Our translation proved to be acceptable to Spanish speakers whether they came from Mexico, Puerto Rico, or Central or South America despite the language’s idiosyncrasies in those countries. For example, our translators had to choose among coche, auto, automóvil, and carro, all possible words for “car.”
Of course, translation isn’t a simple matter of substituting words in the original language for words in the target language. Some English concepts simply don’t make sense in Spanish and need elucidation. In the English edition, for example, we had made a deliberate effort to use gender-nonspecific language. Instead of using words like husband or wife we used spouse. However, Spanish itself is a gender-specific language and there is no gender-nonspecific word for “one of the partners in a marriage.” Our translators had lengthy debates about how best to express the suggestion “so that you can have more time for study ask your spouse to do the grocery shopping.” One translator even maintained that this couldn’t be translated at all because no Mexican man would do the grocery shopping. Translators need to have more than a command of the languages; they need to understand the culture, too.
Helping To Fill A Big Bucket
Piggy Press Books opened its doors to publish multilingual children’s books in July 2001 in celebration of Panama’s First International Book Fair, an event that marked a positive change in this tiny cosmopolitan Latin American republic.
Our motto is “We love to read!” And our mission is to provide multilingual and multicultural books that will help children and youths learn about and appreciate the world through reading in more than one language. Along with the young, our target audience includes the rest of us who want to enjoy a good story and have a taste of another language at the same time.
What led PPB to publish multilingual children’s books? Bottom line: Learn a language; learn a culture. Language is the key to communication, and the world needs to communicate more efficiently on a grand scale. We realize that our efforts are just a drop in the bucket, but what a bucket.
To date, Piggy Press has published nearly 100 titles in various formats and language combinations: print books, e-books, and audio stories appear in Spanish, English, Mandarin, French, Kuna, Swedish, and even Pig Latin. Many of our books focus strongly on recycling and environmental awareness; others focus on conflict resolution and family values, and some are just downright fun to read.
We reach our markets through the usual channels: our website, Facebook, YouTube, international book fairs, local markets, a few local bookstores, book signings, school presentations, bimonthly ad campaigns in print and digital magazines, and word of mouth. Although our books are not textbooks, they can provide that extra spark in the educational setting, so we have worked closely with Panama’s Ministry of Education to register the titles for complementary use in the classroom.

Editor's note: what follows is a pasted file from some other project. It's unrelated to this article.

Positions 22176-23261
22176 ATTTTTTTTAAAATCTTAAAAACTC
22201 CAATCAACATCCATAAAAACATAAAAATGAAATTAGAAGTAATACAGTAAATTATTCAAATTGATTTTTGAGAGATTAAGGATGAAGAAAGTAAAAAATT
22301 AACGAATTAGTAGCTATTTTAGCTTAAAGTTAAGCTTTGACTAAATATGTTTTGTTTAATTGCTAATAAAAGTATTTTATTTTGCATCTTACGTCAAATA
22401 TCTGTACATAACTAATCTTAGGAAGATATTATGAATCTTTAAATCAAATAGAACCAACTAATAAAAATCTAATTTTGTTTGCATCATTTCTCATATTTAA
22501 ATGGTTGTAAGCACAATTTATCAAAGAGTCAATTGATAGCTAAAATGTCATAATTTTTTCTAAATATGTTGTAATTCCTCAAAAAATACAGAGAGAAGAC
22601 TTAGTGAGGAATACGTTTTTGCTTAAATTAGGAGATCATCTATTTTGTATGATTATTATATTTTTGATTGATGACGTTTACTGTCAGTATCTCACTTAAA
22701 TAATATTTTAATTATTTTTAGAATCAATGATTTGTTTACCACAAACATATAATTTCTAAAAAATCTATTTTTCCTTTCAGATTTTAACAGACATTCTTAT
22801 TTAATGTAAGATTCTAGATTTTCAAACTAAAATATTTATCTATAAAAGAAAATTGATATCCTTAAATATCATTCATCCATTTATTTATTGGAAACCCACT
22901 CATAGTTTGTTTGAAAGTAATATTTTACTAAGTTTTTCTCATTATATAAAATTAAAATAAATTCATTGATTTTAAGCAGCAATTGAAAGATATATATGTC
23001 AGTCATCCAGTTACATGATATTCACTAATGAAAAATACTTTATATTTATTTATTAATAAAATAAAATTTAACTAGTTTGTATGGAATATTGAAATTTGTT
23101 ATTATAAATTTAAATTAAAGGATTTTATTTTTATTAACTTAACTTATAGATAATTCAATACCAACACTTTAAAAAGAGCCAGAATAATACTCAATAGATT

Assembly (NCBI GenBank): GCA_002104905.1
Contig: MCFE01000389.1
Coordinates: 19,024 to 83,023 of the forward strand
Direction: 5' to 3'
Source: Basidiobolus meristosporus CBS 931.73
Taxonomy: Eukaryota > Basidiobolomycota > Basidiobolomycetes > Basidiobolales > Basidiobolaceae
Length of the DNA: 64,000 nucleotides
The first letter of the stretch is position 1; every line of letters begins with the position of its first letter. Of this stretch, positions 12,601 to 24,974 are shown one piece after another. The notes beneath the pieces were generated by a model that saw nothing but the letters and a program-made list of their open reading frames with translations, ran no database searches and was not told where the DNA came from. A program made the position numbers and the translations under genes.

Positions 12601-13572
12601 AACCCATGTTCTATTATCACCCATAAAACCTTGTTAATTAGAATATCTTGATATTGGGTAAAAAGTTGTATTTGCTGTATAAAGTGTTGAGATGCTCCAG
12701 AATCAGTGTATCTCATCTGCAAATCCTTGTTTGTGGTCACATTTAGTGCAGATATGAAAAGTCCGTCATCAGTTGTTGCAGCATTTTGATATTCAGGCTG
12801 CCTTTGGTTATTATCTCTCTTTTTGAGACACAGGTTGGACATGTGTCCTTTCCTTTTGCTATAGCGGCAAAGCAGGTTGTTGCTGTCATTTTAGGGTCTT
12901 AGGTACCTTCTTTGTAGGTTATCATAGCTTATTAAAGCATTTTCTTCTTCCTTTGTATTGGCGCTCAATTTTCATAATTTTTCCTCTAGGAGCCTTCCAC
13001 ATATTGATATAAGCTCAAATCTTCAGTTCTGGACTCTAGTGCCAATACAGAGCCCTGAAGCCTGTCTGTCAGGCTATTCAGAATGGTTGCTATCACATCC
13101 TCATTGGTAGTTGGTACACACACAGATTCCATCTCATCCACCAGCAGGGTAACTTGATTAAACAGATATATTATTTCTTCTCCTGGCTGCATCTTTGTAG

Piggy Press print books are now exclusively POD. For them, we use CreateSpace and Lightning Source, whose International Market Strategy certainly gets the word out. For our e-books, we use Smashwords and Amazon Kindle. Our biggest intermediary, however, is Follett School Solutions, which distributes to libraries worldwide.
Our readers love our books and are always asking for the next one hot off the POD press. Teachers appreciate our varied formats: side by side for short stories and front and back for novels, and the novels include questions for discussion.
Over the past 14 years, we have learned to be flexible with schedules, to be careful with money, to be patient with illustrators and translators, to be demanding in details, and most important, to stick to our niche. Piggy Press Books will never be everything to everyone, but it can be something special to many.
Pat Alvarado, Head Hog
Piggy Press Books
Holistic Therapy For The Whole World
Gerson Health Media / Totality Books specializes in books about the Gerson Therapy, a holistic medical therapy for advanced chronic (“incurable”) diseases from migraines to “terminal” cancer, from fibromyalgia to rheumatoid arthritis. My grandfather, Dr. Max Gerson, developed the Gerson Therapy, and his friend Albert Schweitzer called him “one of the most eminent medical geniuses to ever walk among us.”
My mother, Charlotte Gerson, continued my grandfather’s work after his death in 1959, founding clinics outside the United States and seeing to it that his book, A Cancer Therapy: Results of 50 Cases, continued to be published. With well over 250,000 copies in circulation, it was used for nearly 50 years as the guidebook for healing chronic illnesses.
Then, to reflect the many changes in Americans’ health status, the availability of healing food, and the vastly increased applications of toxic substances to our food, cosmetics, personal grooming, manufacturing, and other industries, Charlotte Gerson produced an updated therapy book, Healing the Gerson Way: Defeating Cancer and Other Chronic Diseases. It has been published in 11 languages around the world (Arabic, Croatian, German, Hungarian, Italian, Japanese, Korean, Polish, Romanian, Slovenian, and Spanish) and editions in another four (classical Chinese, French, Russian, and Slovakian) are scheduled for release this year.
Our holistic, natural method provides little or no money for practitioners, pharmaceutical companies, medical equipment manufacturers, or hospitals, and we believe that accounts for strong negative reactions from the medical establishment and a mainstream media blackout. Despite those handicaps, we continue to get the word out, using the Internet, word of mouth, documentaries, forums, radio and TV interviews, lectures abroad, and the books. People who understand that we in the United States do not have an excellent and smoothly running health care system continue to find me and request the translation rights for their languages.
Gerson Health Media
For Literacy Across Generations
I am in the beginning stages of having my first children’s book translated into Spanish and Hmong. Mama Bird Papa Bird is geared to children up to age four because children acquire spoken-language skills during their first four years, and most experts agree that this is the time to introduce foreign languages.